In the face of intense protests from environmental groups and a handful of firms, the Environmental Protection Agency yesterday reimposed a ban on disposing hazardous liquids in landfills, but with some revisions that would allow a small amount of liquid to be disposed.
Under the new orders, after Friday, landfills will not be allowed to accept barrels containing "free-standing" hazardous liquid. The liquid must be siphoned off, or absorbent material placed in the barrel, or the contents solidified. EPA estimates that this would allow only 5 percent of the barrel's contents to be liquid.
EPA banned the disposal of any liquids in landfills from Nov. 19, 1981, to Feb. 25, when it lifted the ban for 90 days while it developed new standards to allow up to 25 percent of a landfill to hold containers filled with hazardous liquids. EPA still plans to go ahead with those standards, which environmental groups oppose. Companies had been storing liquid wastes since November, when EPA informed them that the ban would be modified.
EPA's move to lift the ban outraged environmental groups and some congressmen and state and local officials. Two firms that had developed alternate disposal methods and the Environmental Defense Fund went to court to try to stop the agency.
EDF attorney Khristine Hall said EPA's latest action "sounds like a reasonable approach. It retains the essential concept of the ban while giving the flexibility needed to take into account some practical problems. But EPA could have done this a month ago" instead of allowing industry to dump its liquid waste for a month.
"Essentially EPA is admitting it made a mistake. I'm hoping this is a turning point in the agency's activities in this area," said Hall.
Rep. Guy Molinari (R-N.Y.), who has criticized the agency's handling of the issue, called yesterday's action "an admission of error." He said what is "bothersome is the manner in which they handled this entire affair." Molinari said EPA should have gone through the rulemaking process, which would have given critics time to act, rather than lift the ban with no public warning. "The question really is: how much has been dumped prior to this reversal of ruling?"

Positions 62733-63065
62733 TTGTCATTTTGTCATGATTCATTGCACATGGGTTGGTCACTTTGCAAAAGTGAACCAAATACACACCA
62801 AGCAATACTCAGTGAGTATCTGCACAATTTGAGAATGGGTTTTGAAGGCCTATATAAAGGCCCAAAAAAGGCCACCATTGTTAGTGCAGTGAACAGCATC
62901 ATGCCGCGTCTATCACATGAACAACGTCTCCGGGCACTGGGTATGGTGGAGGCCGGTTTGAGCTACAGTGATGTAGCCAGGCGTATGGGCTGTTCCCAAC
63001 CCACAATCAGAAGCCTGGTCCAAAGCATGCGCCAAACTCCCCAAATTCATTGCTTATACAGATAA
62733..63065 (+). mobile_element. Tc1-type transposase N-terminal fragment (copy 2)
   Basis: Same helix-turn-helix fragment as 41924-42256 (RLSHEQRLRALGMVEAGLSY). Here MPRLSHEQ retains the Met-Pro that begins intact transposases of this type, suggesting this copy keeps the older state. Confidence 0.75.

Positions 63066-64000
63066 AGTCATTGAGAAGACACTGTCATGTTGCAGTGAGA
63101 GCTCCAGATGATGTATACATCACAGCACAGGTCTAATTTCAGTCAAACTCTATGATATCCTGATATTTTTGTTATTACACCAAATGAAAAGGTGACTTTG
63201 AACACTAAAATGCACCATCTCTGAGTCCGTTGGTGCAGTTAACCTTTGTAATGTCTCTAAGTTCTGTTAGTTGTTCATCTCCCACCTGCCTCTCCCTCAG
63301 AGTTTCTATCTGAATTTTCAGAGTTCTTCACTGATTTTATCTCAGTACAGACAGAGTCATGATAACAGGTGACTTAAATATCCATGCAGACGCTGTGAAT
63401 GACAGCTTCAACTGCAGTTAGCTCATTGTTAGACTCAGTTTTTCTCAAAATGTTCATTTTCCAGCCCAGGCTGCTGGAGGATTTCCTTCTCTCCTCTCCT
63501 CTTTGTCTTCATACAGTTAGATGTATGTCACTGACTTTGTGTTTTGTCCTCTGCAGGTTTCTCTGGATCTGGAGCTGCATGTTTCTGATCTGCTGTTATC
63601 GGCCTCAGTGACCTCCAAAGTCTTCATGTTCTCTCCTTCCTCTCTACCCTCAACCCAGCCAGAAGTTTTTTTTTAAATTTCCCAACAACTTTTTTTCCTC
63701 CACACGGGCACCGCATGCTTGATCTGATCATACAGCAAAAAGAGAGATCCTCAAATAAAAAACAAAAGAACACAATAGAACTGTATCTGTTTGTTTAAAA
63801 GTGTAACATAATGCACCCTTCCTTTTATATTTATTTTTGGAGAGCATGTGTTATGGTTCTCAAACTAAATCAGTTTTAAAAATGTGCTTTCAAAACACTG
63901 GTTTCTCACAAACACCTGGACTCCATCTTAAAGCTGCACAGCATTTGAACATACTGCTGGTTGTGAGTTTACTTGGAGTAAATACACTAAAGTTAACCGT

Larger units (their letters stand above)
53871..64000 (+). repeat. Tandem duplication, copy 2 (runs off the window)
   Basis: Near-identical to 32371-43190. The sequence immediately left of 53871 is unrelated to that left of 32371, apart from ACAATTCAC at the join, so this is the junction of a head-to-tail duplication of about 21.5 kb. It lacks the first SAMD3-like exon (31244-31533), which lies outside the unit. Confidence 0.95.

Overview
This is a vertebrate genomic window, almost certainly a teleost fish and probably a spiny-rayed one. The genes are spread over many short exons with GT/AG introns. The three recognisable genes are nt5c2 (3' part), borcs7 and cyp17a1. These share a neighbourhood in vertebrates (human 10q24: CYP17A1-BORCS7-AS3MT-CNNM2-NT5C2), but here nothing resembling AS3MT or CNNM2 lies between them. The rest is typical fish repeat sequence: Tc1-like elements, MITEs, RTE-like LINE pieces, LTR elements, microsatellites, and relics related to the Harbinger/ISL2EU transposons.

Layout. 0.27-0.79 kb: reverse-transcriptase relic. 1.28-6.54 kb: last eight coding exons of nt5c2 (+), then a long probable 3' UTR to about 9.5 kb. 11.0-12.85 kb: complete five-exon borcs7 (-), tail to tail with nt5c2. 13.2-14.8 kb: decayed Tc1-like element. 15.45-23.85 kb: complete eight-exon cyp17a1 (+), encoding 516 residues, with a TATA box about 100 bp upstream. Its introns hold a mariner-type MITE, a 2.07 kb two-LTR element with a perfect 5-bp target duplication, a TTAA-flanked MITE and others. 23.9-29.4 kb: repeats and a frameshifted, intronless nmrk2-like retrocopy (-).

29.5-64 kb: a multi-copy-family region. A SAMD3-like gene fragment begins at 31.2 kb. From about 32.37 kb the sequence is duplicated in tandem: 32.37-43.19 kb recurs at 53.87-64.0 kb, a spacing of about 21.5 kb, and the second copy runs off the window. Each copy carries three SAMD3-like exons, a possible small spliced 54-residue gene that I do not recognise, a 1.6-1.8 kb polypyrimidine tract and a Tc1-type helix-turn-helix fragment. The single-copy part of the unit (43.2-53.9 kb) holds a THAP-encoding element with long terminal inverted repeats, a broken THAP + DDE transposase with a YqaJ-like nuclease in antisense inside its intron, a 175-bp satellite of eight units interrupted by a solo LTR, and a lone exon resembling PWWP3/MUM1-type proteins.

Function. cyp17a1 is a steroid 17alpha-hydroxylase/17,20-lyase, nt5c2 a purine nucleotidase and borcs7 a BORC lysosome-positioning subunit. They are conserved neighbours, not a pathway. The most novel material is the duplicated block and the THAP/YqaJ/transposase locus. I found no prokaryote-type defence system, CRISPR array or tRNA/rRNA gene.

Hugh Kaufman, assistant to the director of EPA's hazardous-site control division and a critic of his agency's handling of the issue, said the latest decision "allows liquids in landfills as long as it's mixed with kitty litter. It will still leak out. It may just take an extra six months." He also noted that the liquid would not have to be treated to remove dangerous contaminants.
Gary N. Dietrich, director of EPA's Office of Solid Waste, agreed there "is probably no way to build a leakproof landfill." Dietrich said the extent of the threat depends on whether the landfill has a liner or collection system, the distance between the landfill and groundwater supplies, and the type of soil. Clay soil, for instance, will absorb more of the toxic material out of the water than sandy soil.
The National Solid Wastes Management Association, the trade group of the disposal industry, called EPA's decision "a political masterstroke and a workable environmental regulation." Spokesman Richard L. Hanneman said the association's major concern was that the November ban prohibited "one drop of liquid" in containers, something the members did not feel was reasonable.
Hanneman added that the association would like EPA to allow waste producers to certify that there is no liquid in the barrels before shipping them, so that operators of disposal facilities would not have to open every barrel. Dietrich said certification will now be allowed, although the ultimate responsibility will rest with landfill operators.